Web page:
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rests.” Pl.’s Mem. 6. Defendants respond to this point merely by arguing that “[d]efendants
provided detailed facts in the counterclaim against [p]laintiff regarding [p]laintiff’s misconducts
at the work that led to [p]laintiff’s dismissal by [d]efendants[,] . . . and [p]laintiff’s retaliation
against [d]efendants.” Defs.’ Mem. in Opp’n Mot. to Dismiss Countercl. (“Defs.’ Opp’n”) ¶ 9,
ECF No. 53-2. Defendants have not demonstrated how these pleaded facts connect to a cognizable
cause of action. Although the propriety of plaintiff’s dismissal and the fact that she was paid in
full have relevance to her FLSA and NYLL claims (although plaintiff has not pleaded that she was
unfairly discharged), the fact that defendants dispute Huerta’s factual contentions does not mean
that their allegations have pleaded a counterclaim.
Moving to the allegations of “retaliation” and the “severe financial and emotional distress”
suffered by defendants, Defs.’ Answer & Countercl. ¶¶ 21–22, I find that these claims are also
insufficiently pleaded. Defendants have stated that the filing of this lawsuit is “mere retaliation,”
a conclusory statement that I need not grant the “assumption of truth.” Ashcroft v. Iqbal, 556 U.S.
662, 664 (2009). Even if I were to credit the allegation, defendants have not explained, despite
having plaintiff’s arguments before them, what cause of action they are pursuing based upon this
allegation. Plaintiff notes that to the extent this claim could be construed as malicious prosecution,
the “claim is procedurally improper based on long-standing precedent and clear public policy
considerations.” Pl.’s Mem. 6. The elements of malicious prosecution of a civil action under New
York law include that the action was “begun with malice” and “without probable cause to believe
it can succeed,” and, most importantly, “that ends in failure or, in other words, terminates in favor
of the [malicious prosecution] plaintiff.” Liberty Synergistics, Inc. v. Microflo Ltd., 50 F. Supp. 3d
267, 283 n.13 (quoting Engel v. CBS, Inc., 145 F.3d 499, 502 (2d Cir. 1998)). Defendants have not
pleaded that this action was “begun with malice” and “without probable cause to believe it can
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succeed” and cannot plead that this still-pending action has terminated in their favor. Accordingly,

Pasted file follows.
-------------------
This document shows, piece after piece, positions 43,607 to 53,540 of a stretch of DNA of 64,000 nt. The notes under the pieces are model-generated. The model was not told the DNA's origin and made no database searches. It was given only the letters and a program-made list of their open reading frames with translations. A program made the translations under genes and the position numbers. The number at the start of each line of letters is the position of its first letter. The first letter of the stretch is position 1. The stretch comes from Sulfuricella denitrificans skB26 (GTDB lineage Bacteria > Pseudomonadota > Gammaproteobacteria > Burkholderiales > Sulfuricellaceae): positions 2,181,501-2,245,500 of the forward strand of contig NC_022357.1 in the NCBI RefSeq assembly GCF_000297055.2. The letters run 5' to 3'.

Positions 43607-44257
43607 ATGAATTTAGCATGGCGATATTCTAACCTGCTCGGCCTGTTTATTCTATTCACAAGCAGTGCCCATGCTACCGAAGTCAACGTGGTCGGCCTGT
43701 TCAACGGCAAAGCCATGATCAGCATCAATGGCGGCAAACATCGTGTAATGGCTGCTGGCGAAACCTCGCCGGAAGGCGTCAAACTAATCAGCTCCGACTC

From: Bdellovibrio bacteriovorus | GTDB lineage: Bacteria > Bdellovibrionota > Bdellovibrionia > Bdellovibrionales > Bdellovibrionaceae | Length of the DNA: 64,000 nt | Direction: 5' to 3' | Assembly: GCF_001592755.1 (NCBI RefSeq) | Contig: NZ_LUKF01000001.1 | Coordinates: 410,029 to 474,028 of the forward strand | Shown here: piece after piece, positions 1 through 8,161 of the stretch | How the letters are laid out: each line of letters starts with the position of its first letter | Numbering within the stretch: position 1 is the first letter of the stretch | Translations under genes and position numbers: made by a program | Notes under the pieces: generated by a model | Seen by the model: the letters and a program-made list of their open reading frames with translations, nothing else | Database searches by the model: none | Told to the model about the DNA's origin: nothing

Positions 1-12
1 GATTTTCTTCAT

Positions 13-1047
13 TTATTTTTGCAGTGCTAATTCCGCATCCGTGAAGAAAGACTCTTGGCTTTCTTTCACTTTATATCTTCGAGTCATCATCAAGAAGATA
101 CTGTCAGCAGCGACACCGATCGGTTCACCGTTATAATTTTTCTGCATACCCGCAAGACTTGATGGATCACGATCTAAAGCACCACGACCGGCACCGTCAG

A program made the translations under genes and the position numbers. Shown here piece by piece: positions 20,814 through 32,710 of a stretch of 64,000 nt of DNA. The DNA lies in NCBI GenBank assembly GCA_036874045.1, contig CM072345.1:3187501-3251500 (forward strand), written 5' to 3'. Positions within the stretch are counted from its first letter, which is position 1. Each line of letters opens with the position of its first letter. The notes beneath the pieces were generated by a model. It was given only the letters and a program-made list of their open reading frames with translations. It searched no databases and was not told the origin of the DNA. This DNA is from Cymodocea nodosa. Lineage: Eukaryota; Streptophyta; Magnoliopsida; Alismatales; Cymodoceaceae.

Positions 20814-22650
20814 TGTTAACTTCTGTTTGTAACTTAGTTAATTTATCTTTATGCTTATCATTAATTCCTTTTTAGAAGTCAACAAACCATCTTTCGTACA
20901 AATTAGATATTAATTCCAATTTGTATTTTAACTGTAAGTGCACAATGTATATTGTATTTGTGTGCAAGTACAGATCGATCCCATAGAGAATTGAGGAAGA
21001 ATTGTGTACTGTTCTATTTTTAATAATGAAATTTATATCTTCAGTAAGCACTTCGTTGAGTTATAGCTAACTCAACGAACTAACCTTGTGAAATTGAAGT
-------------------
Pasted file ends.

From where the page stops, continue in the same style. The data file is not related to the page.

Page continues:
I agree with the plaintiff that the counterclaims fail to state a claim for malicious prosecution.
Although I must construe pleadings “so as to do justice,” Fed. R. Civ. P. 8(e), I need not
strain to find claims where none are adequately pleaded. Accordingly, I dismiss the defendants’
2. Plaintiff is Ordered to Show Cause Why Her Wage Notice Claims Should Not Be
To demonstrate standing for a claim based upon a statutory violation, a plaintiff must either
allege that she suffered a tangible injury as a result of the violation or show that the harms
addressed by the statute bear “a close relationship to harms traditionally recognized as providing
a basis for a lawsuit in American courts.” TransUnion, LLC v. Ramirez, 141 S. Ct. 2190, 2204
(2021). Courts in this district have held that plaintiffs lack standing under TransUnion to claim
violations of the NYLL wage notice and wage statement provisions where the plaintiff cannot
demonstrate a tangible injury as a result of the defendant’s violation of these provisions. See, e.g.,
Francisco v. N.Y. Tex Care, Inc., 19-CV-1649 (PKC) (ST), 2022 WL 900603, at *7 (E.D.N.Y.
Mar. 28, 2022).
Plaintiff is directed to show cause why I should not dismiss the New York Labor Law § 195(3)
claim contained in Paragraph 60 of the Amended Complaint by no later than January 27, 2023.
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In light of the above, plaintiff’s motion to dismiss defendants’ counterclaims is granted,
and plaintiff is directed to show cause why I should not dismiss her NYLL § 195(3) claim for lack
of standing by no later than January 27, 2023.
Allyne R. Ross
United States District Judge
Dated: January 17, 2023
Brooklyn, New York